SOURCE: Bruce Boyers Marketing Services

October 27, 2009 13:31 ET

Actually Preventing the Fragmentation Disease

BURBANK, CA--(Marketwire - October 27, 2009) - In the field of medicine, disease prevention is heavily touted. Such prevention runs from the simplicity of washing your hands to prevent the spread of germs, to complex suiting of workers to protect them from carcinogenic chemicals. It includes getting regular check ups at the doctor, as well as a healthy diet from childhood on to prevent many issues such as early onset diabetes. Medical professionals and health care organizations alike fully understand the drastic cost differential between preventative measures and the treatment of disease.

Within the universe of computing, there are diseases as well, and prevention of them is also of paramount importance. The first that would probably leap to mind for anyone would be the wide array of computer viruses. Today, numerous sophisticated methods exist that routinely scan computers for viruses and eliminate them when found. It is all too well known that the only "treatment" for unchecked viruses is to wipe the hard drive clean and start all over again. Again, treatment is vastly more expensive than prevention to begin with.

Another computer disease that is just as common, and that causes untold costs in lost performance and IT overtime, is file fragmentation. Left unaddressed, it quickly mounts, splitting files and free spaces into thousands or even tens of thousands of pieces. The I/Os needed to read and write fragmented files take a serious toll on enterprise productivity and hardware life.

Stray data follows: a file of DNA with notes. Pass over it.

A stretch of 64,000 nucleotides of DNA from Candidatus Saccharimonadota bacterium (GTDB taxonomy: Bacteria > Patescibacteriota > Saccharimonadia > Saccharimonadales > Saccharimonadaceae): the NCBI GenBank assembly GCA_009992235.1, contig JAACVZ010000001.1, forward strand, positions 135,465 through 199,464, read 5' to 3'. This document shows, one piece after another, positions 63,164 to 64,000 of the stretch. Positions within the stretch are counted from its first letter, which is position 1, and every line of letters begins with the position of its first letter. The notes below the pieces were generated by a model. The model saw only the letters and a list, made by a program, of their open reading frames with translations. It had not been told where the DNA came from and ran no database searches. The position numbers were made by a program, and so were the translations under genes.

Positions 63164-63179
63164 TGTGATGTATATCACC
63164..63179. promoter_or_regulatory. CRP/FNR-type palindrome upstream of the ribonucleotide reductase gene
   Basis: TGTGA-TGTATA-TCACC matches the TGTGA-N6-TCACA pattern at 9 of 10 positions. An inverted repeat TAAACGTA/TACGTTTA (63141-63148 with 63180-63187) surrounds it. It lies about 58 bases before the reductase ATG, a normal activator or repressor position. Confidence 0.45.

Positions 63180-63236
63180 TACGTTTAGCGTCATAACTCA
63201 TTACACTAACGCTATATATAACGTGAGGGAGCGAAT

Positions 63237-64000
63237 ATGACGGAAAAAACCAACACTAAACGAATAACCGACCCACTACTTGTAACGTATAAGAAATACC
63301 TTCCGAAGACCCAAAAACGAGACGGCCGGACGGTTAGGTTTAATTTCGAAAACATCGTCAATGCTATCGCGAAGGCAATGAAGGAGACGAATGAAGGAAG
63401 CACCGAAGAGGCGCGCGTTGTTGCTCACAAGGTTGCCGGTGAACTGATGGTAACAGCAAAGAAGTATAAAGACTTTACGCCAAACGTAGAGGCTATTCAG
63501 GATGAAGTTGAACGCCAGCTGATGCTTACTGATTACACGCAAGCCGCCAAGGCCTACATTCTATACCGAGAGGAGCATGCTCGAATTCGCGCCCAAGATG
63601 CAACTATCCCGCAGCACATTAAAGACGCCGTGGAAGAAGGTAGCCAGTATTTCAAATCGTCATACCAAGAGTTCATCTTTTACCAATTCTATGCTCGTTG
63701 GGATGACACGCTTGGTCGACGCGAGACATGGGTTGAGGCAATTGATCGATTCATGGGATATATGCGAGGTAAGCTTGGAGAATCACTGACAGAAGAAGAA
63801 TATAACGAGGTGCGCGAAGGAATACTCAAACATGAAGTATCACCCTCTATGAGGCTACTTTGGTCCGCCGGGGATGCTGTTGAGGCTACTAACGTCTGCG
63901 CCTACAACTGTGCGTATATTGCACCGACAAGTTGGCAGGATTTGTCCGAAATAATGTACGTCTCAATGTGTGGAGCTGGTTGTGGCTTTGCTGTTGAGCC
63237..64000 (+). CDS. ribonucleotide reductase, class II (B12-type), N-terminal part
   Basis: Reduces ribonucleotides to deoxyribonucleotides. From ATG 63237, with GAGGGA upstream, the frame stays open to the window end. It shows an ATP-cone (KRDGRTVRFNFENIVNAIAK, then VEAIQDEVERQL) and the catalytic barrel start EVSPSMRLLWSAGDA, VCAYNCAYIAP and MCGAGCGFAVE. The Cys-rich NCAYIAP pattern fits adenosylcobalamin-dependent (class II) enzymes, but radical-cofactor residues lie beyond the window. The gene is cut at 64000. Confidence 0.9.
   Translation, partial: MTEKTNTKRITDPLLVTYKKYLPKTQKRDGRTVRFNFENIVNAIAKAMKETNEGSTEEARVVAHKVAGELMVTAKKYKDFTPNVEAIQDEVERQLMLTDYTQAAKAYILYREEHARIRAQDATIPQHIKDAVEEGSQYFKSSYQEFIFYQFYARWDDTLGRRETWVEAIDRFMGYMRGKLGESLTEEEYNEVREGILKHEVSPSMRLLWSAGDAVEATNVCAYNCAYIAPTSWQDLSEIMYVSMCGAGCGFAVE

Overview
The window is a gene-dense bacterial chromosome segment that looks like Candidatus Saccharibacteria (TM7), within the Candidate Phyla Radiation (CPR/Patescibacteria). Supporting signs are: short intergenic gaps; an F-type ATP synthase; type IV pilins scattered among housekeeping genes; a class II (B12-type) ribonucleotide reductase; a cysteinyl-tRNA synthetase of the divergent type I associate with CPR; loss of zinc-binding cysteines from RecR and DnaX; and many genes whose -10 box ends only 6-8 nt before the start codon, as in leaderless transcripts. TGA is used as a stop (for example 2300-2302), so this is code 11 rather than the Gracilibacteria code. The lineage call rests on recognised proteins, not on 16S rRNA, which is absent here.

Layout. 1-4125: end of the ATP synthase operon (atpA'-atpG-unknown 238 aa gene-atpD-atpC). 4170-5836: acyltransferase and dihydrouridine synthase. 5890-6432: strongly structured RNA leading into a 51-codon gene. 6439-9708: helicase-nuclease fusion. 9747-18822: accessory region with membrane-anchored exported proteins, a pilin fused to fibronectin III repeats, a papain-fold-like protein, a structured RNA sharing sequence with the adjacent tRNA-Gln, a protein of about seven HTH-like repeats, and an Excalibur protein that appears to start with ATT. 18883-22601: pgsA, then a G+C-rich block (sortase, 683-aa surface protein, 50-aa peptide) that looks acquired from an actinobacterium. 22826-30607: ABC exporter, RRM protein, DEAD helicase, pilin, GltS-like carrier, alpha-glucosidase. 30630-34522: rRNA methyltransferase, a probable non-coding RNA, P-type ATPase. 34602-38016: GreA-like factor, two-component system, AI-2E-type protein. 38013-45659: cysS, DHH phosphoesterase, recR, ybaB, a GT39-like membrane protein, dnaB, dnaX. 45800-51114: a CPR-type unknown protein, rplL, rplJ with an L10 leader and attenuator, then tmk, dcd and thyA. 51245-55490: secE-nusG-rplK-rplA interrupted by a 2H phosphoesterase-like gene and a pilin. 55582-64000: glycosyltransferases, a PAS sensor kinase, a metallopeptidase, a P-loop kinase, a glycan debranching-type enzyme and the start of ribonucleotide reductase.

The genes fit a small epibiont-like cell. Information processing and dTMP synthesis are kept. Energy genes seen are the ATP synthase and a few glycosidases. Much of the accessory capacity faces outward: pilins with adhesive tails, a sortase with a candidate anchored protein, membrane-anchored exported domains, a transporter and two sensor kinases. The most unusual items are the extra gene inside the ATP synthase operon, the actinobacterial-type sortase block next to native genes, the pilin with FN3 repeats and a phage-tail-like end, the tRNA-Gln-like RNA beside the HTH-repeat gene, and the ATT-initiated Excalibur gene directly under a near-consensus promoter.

Interestingly, however, prevention of fragmentation has never been attained. All manner of handling fragmentation after the fact has been implemented. First came manual defrag, which requires copious amounts of IT overtime. Then came scheduled defrag, which requires less time but still means precious IT hours spent in finding and implementing schedules. Fully automatic defrag was then evolved, allowing defragmentation to occur in the background, saving considerable time and money in the process.

The one factor all of these methods share in common, however, is that they all address fragmentation after the fact of its occurrence. The problem is that by the time fragmentation happens, the system has already wasted I/O resources by writing fragmented files to scattered spaces on the disk.

It is obvious that fragmentation prevention would be far more efficient. A method would need to be developed so that files could be written contiguously (as close to being in one piece as possible) to begin with, while taking no toll on system resources to accomplish it.

With a majority of fragmentation prevented, system resources would be saved in reading files, as well as those saved in writing files to begin with. Significant savings would also be achieved in energy consumption and cooling -- even more than is done with defrag.

Diseases are always best dealt with by prevention. This should now include fragmentation as well.

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